Numerically deriving the MLEs of GLMM is difficult and, in practice, I know, we should not use brute force optimization (e.g., using optim in a simple way). But for my own educational purpose, I want to try it to make sure I correctly understand the model (see the code below). I found that I always get inconsistent results from glmer().

In particular, even if I use the MLEs from glmer as initial values, according to the likelihood function I wrote (negloglik), they are not MLEs (opt1$value is smaller than opt2). I think two potential reasons are:

  1. negloglik is not written well so that there is too much numerical error in it, and
  2. the model specification is wrong. For the model specification, the intended model is:

\begin{equation} L=\prod_{i=1}^{n} \left(\int_{-\infty}^{\infty}f(y_i|N,a,b,r_{i})g(r_{i}|s)dr_{i}\right) \end{equation} where $f$ is a binomial pmf and $g$ is a normal pdf. I am trying to estimate $a$, $b$, and $s$. In particular, I want to know if the model specification is wrong, what the correct specification is.

p <- function(x,a,b) exp(a+b*x)/(1+exp(a+b*x))

a <- -4  # fixed effect (intercept)
b <- 1   # fixed effect (slope)
s <- 1.5 # random effect (intercept)
N <- 8
x <- rep(2:6, each=20)
n <- length(x) 
id <- 1:n
r  <- rnorm(n, 0, s) 
y  <- rbinom(n, N, prob=p(x,a+r,b))

negloglik <- function(p, x, y, N){
  a <- p[1]
  b <- p[2]
  s <- p[3]

  Q <- 100  # Inf does not work well
  L_i <- function(r,x,y){
    dbinom(y, size=N, prob=p(x, a+r, b))*dnorm(r, 0, s)

  -sum(log(apply(cbind(y,x), 1, function(x){ 

(model <- glmer(cbind(y,N-y)~x+(1|id),family=binomial))

opt0 <- optim(c(fixef(model), sqrt(VarCorr(model)$id[1])), negloglik, 
                x=x, y=y, N=N, control=list(reltol=1e-50,maxit=10000)) 
opt1 <- negloglik(c(fixef(model), sqrt(VarCorr(model)$id[1])), x=x, y=y, N=N)
opt0$value  # negative loglikelihood from optim
opt1        # negative loglikelihood using glmer generated parameters
-logLik(model)==opt1 # but these are substantially different...

A simpler example

To reduce the possibility of having large numerical error, I created a simpler example.

y  <- c(0, 3)
N  <- c(8, 8)
id <- 1:length(y)

negloglik <- function(p, y, N){
  a <- p[1]
  s <- p[2]
  Q <- 100  # Inf does not work well
  L_i <- function(r,y){
    dbinom(y, size=N, prob=exp(a+r)/(1+exp(a+r)))*dnorm(r,0,s)
  -sum(log(sapply(y, function(x){
    integrate(L_i,lower=-Q, upper=Q, y=x, rel.tol=1e-14)$value

(model <- glmer(cbind(y,N-y)~1+(1|id), family=binomial))
MLE.glmer <- c(fixef(model), sqrt(VarCorr(model)$id[1]))
opt0 <- optim(MLE.glmer, negloglik, y=y, N=N, control=list(reltol=1e-50,maxit=10000)) 
MLE.optim <- opt0$par
MLE.glmer # MLEs from glmer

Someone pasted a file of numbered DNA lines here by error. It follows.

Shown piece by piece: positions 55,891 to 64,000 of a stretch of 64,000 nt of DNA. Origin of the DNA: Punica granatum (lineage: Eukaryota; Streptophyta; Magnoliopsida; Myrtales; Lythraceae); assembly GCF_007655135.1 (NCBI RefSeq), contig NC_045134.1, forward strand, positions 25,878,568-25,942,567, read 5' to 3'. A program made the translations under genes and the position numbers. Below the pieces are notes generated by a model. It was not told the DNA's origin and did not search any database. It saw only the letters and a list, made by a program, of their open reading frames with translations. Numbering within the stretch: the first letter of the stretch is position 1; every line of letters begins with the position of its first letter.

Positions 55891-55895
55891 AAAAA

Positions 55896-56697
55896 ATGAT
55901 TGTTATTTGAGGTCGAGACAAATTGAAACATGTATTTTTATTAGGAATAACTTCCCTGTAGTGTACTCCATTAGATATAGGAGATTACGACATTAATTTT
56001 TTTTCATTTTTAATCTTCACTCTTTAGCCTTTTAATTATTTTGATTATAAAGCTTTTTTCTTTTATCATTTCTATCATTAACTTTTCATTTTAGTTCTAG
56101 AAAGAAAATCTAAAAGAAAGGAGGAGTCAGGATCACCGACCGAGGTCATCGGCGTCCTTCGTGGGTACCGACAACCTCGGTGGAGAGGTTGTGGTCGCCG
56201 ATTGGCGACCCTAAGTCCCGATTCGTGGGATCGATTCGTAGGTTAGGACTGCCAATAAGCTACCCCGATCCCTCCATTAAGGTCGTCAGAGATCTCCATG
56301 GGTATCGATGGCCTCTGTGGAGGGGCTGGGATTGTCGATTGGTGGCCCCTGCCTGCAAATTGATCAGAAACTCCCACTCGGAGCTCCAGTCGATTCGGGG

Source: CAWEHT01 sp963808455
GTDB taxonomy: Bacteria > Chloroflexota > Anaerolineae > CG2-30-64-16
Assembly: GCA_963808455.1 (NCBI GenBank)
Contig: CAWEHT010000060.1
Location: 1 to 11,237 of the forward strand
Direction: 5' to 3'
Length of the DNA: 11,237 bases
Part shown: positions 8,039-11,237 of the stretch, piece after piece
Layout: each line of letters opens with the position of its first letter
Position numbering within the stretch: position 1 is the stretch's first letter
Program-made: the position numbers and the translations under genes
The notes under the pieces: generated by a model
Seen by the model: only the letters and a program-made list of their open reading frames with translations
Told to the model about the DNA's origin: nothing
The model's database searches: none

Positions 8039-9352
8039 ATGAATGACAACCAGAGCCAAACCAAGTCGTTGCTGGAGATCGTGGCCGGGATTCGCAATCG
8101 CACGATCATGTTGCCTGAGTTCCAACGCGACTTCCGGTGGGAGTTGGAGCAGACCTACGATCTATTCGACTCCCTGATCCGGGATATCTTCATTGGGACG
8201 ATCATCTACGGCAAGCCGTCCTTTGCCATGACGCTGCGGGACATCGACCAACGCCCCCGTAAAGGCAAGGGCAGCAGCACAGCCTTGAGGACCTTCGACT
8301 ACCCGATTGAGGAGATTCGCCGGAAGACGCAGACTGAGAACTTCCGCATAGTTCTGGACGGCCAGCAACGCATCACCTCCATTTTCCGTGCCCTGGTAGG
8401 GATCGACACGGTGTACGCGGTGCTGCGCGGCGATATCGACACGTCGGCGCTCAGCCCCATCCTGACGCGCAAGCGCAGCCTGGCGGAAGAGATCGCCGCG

MLE.optim # MLEs from optim

L_i <- function(r,y,N,a,s) dbinom(y,size=N,prob=exp(a+r)/(1+exp(a+r)))*dnorm(r,0,s)

L1 <- integrate(L_i,lower=-100, upper=100, y=y[1], N=N[1], a=MLE.glmer[1], 
                s=MLE.glmer[2], rel.tol=1e-10)$value
L2 <- integrate(L_i, lower=-100, upper=100, y=y[2], N=N[2], a=MLE.glmer[1], 
                s=MLE.glmer[2], rel.tol=1e-10)$value

(log(L1)+log(L2)) # loglikelihood (manual computation)
logLik(model)     # loglikelihood from glmer 
  • $\begingroup$ are the MLEs (not the log-likelihoods themselves) comparable? That is, are you just off by a constant? $\endgroup$
    – Ben Bolker
    May 27, 2014 at 0:10
  • 1
    $\begingroup$ The estimated MLEs are clearly different (MLE.glmer and MLE.optim) especially for the random effect (see the new example), so it is not just based on some constant factor in likelihood values, I think. $\endgroup$
    – quibble
    May 27, 2014 at 5:46
  • 4
    $\begingroup$ @Ben Setting a high value of nAGQ in glmer made the MLEs comparable. The default precision of glmer was not very good. $\endgroup$
    – quibble
    May 28, 2014 at 0:23
  • 5
    $\begingroup$ Linking to a similar lme4 question that @Steve Walker helped me out with: stats.stackexchange.com/questions/77313/… $\endgroup$
    – Ben Ogorek
    Aug 2, 2015 at 21:31
  • 3
    $\begingroup$ As an older question w/ a lot of upvotes, this could probably be grandfathered. I don't see a need for this to be closed. $\endgroup$ Nov 25, 2016 at 14:23

1 Answer 1


Setting a high value of nAGQ in the glmer call made the MLEs from the two methods equivalent. The default precision of glmer was not very good. This settles the issue.


See @SteveWalker's answer here Why can't I match glmer (family=binomial) output with manual implementation of Gauss-Newton algorithm? for more details.

  • 1
    $\begingroup$ But the estimated loglikelihoods are very different (presumably by some constant), so the different methods should not be mixed. $\endgroup$
    – quibble
    May 28, 2014 at 0:35
  • 1
    $\begingroup$ hmm, interesting/surprising -- thanks for setting up this example, I'll try to find time to look into it. $\endgroup$
    – Ben Bolker
    May 28, 2014 at 1:50

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